Riad Abdel-Gawad

About Dr. Abdel-Gawad

Riad Abdel-Gawad is an American-raised, Egyptian-born, founder and Executive Director of Midan Elmusica (The Music Square), which exhibits to and informs the US public about “Arabic Music” from Egypt. Dr. Abdel-Gawad fulfilled his academic life by earning his PhD in music composition from Harvard University. He also studied with — expatriate American composer — Frederic Rzewski at the Liége Conservatory of Music. Yet he maintained and progressed with his professional life by earning his living as a street musician in France, Germany and Belgium. Honing his violin performing acumen, Riad — as a street musician — was able to cultivate his musical art in public at the Galeries Royales Saint-Hubert in Brussels, where nearby Roma musicians from Romania also used to earn their living (some of whom appeared in the 1993 documentary, Latcho Drom).

Dr. Riad traveled to African nations, including to the southeast of Cameroon in 2006, into the Equatorial Rain Forest, to perform in the 1st Story-Telling Festival in the village, Oyup; he also attended a masterclass with young composers from all over Africa in the Congo (DRC) in 2005. Additionally, his composition, Longa Nahawand, was published in Oxford University Press: Piano Music of Africa and the African Diaspora. As well, he performed in international music festivals in Africa, Europe and the US, including at the Chicago World Music Festival. He also taught and shared with student-musicians in courses, musical training, and workshops for the practice, study and mastery arguably of one of the greatest living Sufi Egyptian musical masters: Abdo Dagher. These included for instance: the Carnegie Hall Musical Exchange; the German National Music Schools in (East) Berlin and Hanover; Harvard University, Los Angeles Mission College, the Children’s World Academy in Montreal and the American Universities in Cairo and Beirut.

As an Artist Fellow at the Akademie Schloss Solitude in Stuttgart, Dr. Riad utilized his fellowship to invite Mr. Dagher and Mr. Roman Bunka, German composer and musician, to give for one of the first times, a 5-day Arabische Musik (Arabic Music) workshop and performance with German musicians and for audiences. Dr. Riad lived in the densely populated Hadayek El Qobba, nearby Mr. Dagher’s home and music salon. In the stream of ‘ethnomusicology’, Dr. Riad logged an ‘oral’ and ‘aural’ diary about this uniquely Egyptian Arabic traditional style of playing the violin. However, oral/aural method of transmission of Arabic music is the norm. Dagher had already taught generations of musicians in his music salon in this manner. Although Egyptian musicians had already been notating Mr. Dagher’s music for decades, Dr. Riad wished to dig deep into the profundity and complexity of Mr. Dagher’s musical method. So, Dr. Riad set out to notate hundreds of exercises and compositions from live sessions and recordings of Dagher’s inimitable, violin playing-style. Some of these musical exercises, which Dr. Riad transcribed (arranged), which, circulated amongst some professional musicians, found them useful. For example, one professional musician in Cairo expressed to Dr. Riad, that although they loved attending Mr. Dagher’s saharaat (evening, musical sessions), due to their numerous music studio jobs in Cairo, this precluded them to visiting as often as they truly wished. Having a score at home, they said, “..Was like having Abdo in the room with me”. In fact, Dr. Riad is deeply indebted to numerous musicians and chanters who suggested, notated, and in performance help properly notate (in western-notation) and know how to instrumentally, execute this musical method. Additionally, Dr. Riad facilitated receiving funding from the Netherlands Embassy in Cairo to create an “alternative”, “Music Salon School”. Mr. Dagher and Dr. Riad sustained their teaching program, which helped numerous young intermediate-level Egyptians practice their traditional Arabic music instruments: the kaman (violin), the nay (bamboo flute), the qanun (wood-framed trapezoidal zither), the oud (lute) and the riqq, duff and tabla (percussion instruments). As well, the Music Salon School received funding to handcraft such endangered folk instruments as the rababa and the mizmar. Dr. Riad collaborated to create the publication by International Opus: The New Sufi Egyptian Art Music by Abdo Dagher. Riad, thus was honored to contribute to disseminating a new, living devotional music (“sound”) school from the people of Arab lands of Egypt. Egyptian Musicologist Professor, Dr. Isaam El Malah, Executive Director of the Royal Opera House in Muscat said, to Dr. Riad about Abdo Dagher: “Mr. Dagher is a living and breathing embodiment of the Middle Ages’ Musical Masters”. Dagher’s salon has attracted for generations professional musicians, aficionados, and visitors from all over the world to hear his musical exercises, compositions and improvisations. Dagher — an octogenarian composer and violinist — accompanied one of the most celebrated, beloved, and femme célèbre singer of the Arab world: Oum Kalsoum.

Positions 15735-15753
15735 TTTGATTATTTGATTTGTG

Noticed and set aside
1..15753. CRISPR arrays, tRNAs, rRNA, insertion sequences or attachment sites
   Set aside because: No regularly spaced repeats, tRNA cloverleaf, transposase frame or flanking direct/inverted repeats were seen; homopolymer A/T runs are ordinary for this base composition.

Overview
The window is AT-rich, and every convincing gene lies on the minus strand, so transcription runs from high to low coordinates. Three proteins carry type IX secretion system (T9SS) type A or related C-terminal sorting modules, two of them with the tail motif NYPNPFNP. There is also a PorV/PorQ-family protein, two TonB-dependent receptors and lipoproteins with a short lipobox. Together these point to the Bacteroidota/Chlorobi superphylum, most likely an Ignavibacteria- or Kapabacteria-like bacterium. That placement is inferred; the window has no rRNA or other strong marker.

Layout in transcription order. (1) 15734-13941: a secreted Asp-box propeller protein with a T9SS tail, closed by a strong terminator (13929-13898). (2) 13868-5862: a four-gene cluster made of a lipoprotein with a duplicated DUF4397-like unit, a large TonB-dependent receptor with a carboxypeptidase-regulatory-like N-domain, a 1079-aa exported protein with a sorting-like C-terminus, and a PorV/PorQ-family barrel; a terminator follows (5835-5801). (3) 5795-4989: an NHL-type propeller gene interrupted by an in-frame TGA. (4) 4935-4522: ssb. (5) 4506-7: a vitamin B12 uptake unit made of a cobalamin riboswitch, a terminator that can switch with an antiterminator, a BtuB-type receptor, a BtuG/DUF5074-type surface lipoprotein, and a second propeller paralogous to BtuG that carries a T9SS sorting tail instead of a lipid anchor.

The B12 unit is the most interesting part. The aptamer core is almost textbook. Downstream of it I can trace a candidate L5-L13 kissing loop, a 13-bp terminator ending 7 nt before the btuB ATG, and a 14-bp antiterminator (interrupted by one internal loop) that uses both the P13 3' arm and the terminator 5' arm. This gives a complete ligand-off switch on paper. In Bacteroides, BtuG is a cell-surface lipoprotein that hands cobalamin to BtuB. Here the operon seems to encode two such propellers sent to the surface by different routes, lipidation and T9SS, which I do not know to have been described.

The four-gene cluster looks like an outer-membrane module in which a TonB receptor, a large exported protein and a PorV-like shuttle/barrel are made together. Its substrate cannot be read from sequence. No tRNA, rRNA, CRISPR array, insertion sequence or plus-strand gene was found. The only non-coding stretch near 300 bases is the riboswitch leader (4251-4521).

Riad Abdel-Gawad’s full-length commercial albums — are distributed by City Hall Records. He provided his music for Democracy Now!, one of the most renowned independent news media outlets in the globe. Abdel-Gawad was commissioned by the New Music Ensemble of Liège for the Ars Musica Festival in Belgium. Dr. Riad was also commissioned by Barclays Wealth in collaboration with the European Stradivari Society to practice and perform on Stradivari and Guarneri violins at the Islamic Museum of Qatar.


Words of Peace
Egypt: Mother of the World
El Tarab El Aseel